Two casino companies pitching gambling projects on the Boston border have drawn their proposals to avoid touching even a grain of Boston soil, denying the city the leverage to demand a ransom of cash payments and other benefits as a “host community.”
But new Mayor Martin J. Walsh is not ready to concede host city rights for either project. In his first action on the casino issue, Walsh has petitioned the state gambling commission for time to further investigate grounds for greater negotiating rights that could be worth tens of millions of dollars.
The developers, Wynn Resorts and Mohegan Sun, have proposed casinos within a dice throw of the Boston city line, in Everett and in Revere.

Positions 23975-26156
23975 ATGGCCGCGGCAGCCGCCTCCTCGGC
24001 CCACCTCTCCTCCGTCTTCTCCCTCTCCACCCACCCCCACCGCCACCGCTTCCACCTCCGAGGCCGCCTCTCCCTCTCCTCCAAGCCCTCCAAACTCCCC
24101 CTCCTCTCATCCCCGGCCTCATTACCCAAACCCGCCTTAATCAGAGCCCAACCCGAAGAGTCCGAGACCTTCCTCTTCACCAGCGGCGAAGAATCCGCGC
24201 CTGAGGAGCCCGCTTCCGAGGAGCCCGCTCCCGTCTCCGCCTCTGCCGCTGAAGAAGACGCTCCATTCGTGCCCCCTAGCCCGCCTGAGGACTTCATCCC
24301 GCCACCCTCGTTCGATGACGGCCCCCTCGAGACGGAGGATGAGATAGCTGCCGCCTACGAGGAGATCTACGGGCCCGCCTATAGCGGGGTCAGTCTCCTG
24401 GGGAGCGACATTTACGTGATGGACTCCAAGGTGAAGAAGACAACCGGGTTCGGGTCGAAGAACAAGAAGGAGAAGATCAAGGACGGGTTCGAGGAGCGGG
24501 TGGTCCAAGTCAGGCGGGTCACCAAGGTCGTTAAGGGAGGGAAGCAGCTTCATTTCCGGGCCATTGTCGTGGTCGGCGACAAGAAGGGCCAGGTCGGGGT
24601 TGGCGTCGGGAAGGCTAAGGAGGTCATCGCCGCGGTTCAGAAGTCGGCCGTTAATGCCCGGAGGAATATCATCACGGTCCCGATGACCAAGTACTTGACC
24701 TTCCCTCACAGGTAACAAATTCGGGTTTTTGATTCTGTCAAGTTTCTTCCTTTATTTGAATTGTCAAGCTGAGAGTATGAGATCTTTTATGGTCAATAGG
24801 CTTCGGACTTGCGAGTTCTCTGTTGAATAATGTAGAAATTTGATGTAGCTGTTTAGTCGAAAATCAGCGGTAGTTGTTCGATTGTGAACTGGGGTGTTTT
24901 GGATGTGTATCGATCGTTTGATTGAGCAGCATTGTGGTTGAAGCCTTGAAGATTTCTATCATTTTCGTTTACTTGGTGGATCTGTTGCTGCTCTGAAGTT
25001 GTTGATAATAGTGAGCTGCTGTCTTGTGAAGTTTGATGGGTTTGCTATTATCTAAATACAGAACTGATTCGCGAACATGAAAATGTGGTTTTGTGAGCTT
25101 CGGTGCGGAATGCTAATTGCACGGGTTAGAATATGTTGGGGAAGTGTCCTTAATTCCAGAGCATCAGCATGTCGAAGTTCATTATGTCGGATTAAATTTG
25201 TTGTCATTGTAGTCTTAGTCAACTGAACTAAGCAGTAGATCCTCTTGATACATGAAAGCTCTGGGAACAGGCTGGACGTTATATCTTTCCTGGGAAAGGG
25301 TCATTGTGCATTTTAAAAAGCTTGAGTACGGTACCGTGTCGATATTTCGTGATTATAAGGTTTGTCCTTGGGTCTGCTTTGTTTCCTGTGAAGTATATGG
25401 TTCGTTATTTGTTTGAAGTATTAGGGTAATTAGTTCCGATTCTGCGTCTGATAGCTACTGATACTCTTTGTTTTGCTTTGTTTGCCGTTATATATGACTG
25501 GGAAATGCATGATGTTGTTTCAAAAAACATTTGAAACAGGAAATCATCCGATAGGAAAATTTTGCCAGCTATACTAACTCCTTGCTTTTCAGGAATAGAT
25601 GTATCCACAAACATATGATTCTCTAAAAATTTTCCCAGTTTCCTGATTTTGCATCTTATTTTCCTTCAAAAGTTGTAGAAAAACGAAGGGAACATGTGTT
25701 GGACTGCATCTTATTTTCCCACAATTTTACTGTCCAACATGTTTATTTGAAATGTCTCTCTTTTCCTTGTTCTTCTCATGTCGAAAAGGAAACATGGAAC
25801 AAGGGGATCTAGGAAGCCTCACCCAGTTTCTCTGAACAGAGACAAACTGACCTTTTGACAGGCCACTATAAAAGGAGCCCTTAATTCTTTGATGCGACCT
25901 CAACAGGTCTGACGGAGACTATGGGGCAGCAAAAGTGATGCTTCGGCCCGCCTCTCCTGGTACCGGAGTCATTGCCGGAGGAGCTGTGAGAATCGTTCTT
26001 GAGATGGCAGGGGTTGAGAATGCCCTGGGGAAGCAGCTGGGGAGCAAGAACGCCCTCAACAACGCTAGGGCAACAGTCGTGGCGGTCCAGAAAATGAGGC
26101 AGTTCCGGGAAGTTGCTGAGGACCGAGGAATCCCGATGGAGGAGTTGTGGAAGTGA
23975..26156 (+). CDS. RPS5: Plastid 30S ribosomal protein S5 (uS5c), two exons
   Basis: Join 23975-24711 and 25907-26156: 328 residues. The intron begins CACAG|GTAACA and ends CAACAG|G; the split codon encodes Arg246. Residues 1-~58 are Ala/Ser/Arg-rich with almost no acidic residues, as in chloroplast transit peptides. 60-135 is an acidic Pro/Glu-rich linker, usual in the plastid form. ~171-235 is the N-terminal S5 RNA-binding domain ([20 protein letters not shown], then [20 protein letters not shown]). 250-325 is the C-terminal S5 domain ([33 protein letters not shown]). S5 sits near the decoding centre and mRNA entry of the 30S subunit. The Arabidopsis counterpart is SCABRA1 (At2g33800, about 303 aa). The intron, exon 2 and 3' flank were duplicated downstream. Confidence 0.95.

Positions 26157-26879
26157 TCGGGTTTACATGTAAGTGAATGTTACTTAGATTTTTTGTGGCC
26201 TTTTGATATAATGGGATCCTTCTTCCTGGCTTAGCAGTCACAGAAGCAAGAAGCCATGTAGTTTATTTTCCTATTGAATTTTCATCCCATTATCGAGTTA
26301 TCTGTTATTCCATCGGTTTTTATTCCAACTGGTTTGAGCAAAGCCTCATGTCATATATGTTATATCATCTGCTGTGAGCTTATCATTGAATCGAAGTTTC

By building up to — but not over — the city border, the developers intend to avoid making Boston a host community for their projects. Both companies say they consider Boston a “surrounding community” under the state casino law, a lesser designation that would allow the city to negotiate for compensation but without much leverage to drive a rich deal or the right to hold a public referendum on the project.
Walsh, sworn in on Monday, is asking the gambling commission for a 30-day delay, until Feb. 10, of the deadline for the city to accept offers from each developer to negotiate under the lesser designation.
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